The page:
Olympians inspire at International Women's Day lunch

Published 7:05pm 6 March 2024

Olympians inspire at International Women's Day lunch
Words by Jodie Powell

The grit, determination and drive to succeed as an elite athlete are also useful attributes for growing a thriving business, according to a trio of Olympians speaking at this year’s Moreton Bay International Women’s Day luncheon.

Cathy Freeman, Susie O’Neill and Nicole Livingstone led a wide-ranging panel discussion in front of a sold-out event at the Eatons Hill Hotel supported by City of Moreton Bay and delivered by Moreton Bay Region Industry & Tourism.

With journalist Kim Skubris leading the conversation, they spoke about their Olympic experiences, competing at a “home” Games, the opportunities Brisbane 2032 would deliver and the legacy it would leave and offered advice for parents of young athletes who aspired to compete internationally.

Talent and resilience

Olympians inspire at International Women's Day lunch

Moreton Bay Region Industry and Tourism CEO Tash Wheeler said women made a tangible difference across the region.

“Our Zonta clubs, Quota Clubs, Meals on Wheels volunteers, Business Professional Women groups, our athletes like Teagan Micah, Kaylee McKeown and Lakeisha Patterson – all have exceptional talent and resilience,” Ms Wheeler says.

“Marlene Newcombe from Village Motors has worked with the Dolphins for years and was recently only the third woman in the club’s history to receive life membership.”

Welcoming the trio of quest speakers, Ms Wheeler said she recalled many moments watching all three excel in their fields.

“You are testament to the power and perseverance and limitless potential of women,” she said.

Unparalleled support

Olympians inspire at International Women's Day lunch

Mayor Peter Flannery said Moreton Bay hosted events where all voices were heard and individuals were reflected.

He said he had been very fortunate to have the support of the women in his life, tearing up as he singled out “my wife Annmarie and our youngest daughter Sophia”.

Mayor Flannery acknowledged the sacrifices they had made to allow him to lead the City of Moreton Bay, saying many other women did the same to support their partners’ dreams.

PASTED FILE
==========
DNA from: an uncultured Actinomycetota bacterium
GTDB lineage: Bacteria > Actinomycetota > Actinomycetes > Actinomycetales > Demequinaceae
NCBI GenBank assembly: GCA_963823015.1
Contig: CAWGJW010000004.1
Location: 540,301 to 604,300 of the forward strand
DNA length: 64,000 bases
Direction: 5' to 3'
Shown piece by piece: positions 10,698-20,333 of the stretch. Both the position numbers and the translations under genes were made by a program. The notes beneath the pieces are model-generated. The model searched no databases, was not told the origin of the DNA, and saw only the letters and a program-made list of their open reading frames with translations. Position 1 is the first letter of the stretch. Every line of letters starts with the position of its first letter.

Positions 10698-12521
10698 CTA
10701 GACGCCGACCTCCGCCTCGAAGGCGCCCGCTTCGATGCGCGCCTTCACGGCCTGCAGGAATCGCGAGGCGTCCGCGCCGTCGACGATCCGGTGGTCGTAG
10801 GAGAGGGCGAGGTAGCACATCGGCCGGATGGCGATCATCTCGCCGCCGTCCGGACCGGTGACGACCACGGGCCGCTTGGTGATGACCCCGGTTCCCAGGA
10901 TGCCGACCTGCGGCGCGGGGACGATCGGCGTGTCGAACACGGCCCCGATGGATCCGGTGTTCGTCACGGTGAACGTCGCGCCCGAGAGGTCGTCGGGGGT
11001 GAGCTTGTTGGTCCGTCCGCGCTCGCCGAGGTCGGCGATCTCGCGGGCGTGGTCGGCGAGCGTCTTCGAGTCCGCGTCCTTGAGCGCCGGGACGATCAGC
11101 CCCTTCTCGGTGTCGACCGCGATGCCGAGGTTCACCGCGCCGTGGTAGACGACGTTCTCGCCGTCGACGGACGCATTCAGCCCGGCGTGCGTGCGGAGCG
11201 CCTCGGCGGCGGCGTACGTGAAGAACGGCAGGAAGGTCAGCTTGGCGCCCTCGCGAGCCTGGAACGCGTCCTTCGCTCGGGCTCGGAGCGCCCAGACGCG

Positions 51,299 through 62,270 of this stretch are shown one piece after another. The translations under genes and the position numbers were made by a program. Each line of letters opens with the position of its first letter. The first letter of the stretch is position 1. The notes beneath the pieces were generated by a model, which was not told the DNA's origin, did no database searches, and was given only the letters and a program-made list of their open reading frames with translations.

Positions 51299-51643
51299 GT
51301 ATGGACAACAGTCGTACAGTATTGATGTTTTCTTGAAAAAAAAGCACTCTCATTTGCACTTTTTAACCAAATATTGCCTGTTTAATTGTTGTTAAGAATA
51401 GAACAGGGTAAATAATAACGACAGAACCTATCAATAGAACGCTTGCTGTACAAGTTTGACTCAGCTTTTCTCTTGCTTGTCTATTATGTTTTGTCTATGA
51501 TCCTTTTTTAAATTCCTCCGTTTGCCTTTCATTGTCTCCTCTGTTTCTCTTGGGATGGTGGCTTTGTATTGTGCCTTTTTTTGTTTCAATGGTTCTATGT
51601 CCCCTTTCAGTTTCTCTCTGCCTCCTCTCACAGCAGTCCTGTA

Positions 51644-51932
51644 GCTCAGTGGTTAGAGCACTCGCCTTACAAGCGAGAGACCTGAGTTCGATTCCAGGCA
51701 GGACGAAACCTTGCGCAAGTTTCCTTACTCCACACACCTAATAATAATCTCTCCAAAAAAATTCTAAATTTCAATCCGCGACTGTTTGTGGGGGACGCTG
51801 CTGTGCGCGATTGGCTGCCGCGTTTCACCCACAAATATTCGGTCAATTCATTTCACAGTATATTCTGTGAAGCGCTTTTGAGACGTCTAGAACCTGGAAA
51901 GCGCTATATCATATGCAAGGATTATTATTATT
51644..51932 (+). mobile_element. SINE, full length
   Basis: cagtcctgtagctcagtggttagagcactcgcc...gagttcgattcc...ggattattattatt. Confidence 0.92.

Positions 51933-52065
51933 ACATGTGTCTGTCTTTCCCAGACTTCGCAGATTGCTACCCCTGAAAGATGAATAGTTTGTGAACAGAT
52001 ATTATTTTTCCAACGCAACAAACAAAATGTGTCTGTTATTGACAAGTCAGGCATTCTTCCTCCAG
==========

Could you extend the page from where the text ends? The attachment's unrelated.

“Many contribute more than 30 house of unpaid work a week,” he says.

Race that stopped a nation

Olympians inspire at International Women's Day lunch

Ms Freeman told the audience her recollections of her awe-inspiring gold medal 400m race at the Sydney 2000 Olympics had become clearer as time passed.

“You can’t really escape from the experience – neither do I want to,” she said.

“I think Olympic spirit becomes part of your DNA, it’s very much a big part of who we are.”

Ms O’Neill said that as a kid she really wanted to go to the Olympics and win a gold medal and doing both was “like a dream come true”.

Returning to the world stage in Japan at the World Aquatics Masters Championships last year to mark her 50th birthday yielded a gold medal and a world record for the women’s 50-54 individual 50m butterfly, but she said it was an entirely different experience.

“I didn’t have the routine we had when we were racing to calm my nerves,” Ms O’Neill says.

Asked about useful advice she’s received over the years, she doesn’t hesitate.

“Most successful people are the people who give up last.

“I found swimming hard, but I found life outside the pool a lot harder.”

Great legacy

Olympians inspire at International Women's Day lunch

Ms Livingstone says the 2032 Olympics will deliver a swag of opportunities for South East Queensland, including the City of Moreton Bay.

“It’s a funny one. It’s going to be my 11th Summer Olympics I’ve been involved with and every Games there’s conjecture about whether it will be ready.

“This is our (Australia’s) third Olympics we’ve hosted and we’re bloody good at it – and Queenslanders know how to win.

“There will be a great legacy from the Olympics and Paralympics – what does that legacy mean for Moreton Bay (and) are there are careers that can come of it?

“I love what you’re doing for the Brisbane Lions and UniSC is doing a great job (attracting local students) and many of them could be doing sports science or administration (when the Games are held).”

See the gallery

Ms Freeman says the Games are not simply about attracting money to the region.

“Obviously with Brisbane 2032 coming, everybody’s getting a bit of Olympic fever and that’s exciting

“It’s also the lasting impact it has on our communities – that’s where the magic is.”

The International Women's Day - Empowering Women in Business is proudly supported by City of Moreton Bay and delivered by Moreton Bay Region Industry & Tourism and supported by strategic sponsors Ausbuild, Australian Trade College North Brisbane, Belgravia Leisure, Crew Legal, University of the Sunshine Coast, Matchsticks Marketing Agency, Pipeline Supplies and Hire, The Sebel Brisbane Margate Beach, Sesame Lane, Village Motors, Bishopp Outdoor Advertising, The Redcliffe Peninsula, Innovate Moreton Bay.


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